To this regard, the variable-sized block hashing technique described previously can be used in conjunction with traditional host-based virus scanning software. For example, training data may be obtained from a network application and the hash memory contents may then be transmitted to one or more hosts to aid in looking for the suspected virus or worm on the host. In other words, the host may receive hash values associated with the suspected virus or worm from the network application. The host may hash one or more variable-sized portions of the files stored in its memory to generate hash values associated with these files. The host may compare the generated hash values to the hash values associated with the suspected virus or worm and identify one or more files that may contain the suspected virus or worm when the hash values match. The technique may be used as a prioritization stage to determine which files most likely contain a virus or worm. The virus scanning software could then use other, more expensive, techniques to scan these files.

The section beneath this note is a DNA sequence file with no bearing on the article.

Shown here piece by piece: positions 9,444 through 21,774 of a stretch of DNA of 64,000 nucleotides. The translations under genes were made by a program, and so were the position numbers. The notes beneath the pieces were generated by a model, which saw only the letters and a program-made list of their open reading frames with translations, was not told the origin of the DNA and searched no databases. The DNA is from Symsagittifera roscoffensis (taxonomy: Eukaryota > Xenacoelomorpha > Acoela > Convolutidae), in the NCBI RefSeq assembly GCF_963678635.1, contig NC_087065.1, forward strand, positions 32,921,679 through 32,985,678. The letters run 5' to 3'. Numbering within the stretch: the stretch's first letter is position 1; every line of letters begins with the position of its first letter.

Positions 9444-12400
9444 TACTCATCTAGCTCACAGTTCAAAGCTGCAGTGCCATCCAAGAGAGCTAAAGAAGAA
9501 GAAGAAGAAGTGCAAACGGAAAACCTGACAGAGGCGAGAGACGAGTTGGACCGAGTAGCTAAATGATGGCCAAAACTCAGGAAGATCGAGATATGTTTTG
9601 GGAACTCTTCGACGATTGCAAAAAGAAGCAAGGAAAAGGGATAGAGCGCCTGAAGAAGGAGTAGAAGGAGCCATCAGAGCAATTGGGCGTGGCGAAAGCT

The variable-sized block hashing technique may also be used in conjunction with network-based applications, where suspicious messages are delivered to a reassembly process and the resulting messages scanned by a more conventional (e.g., execution simulating) virus detector.
 While a series of acts has been described with regard to the flowchart of FIG. 4, the order of the acts may differ in other implementations consistent with the principles of the invention. In addition, non-dependent acts may be performed concurrently.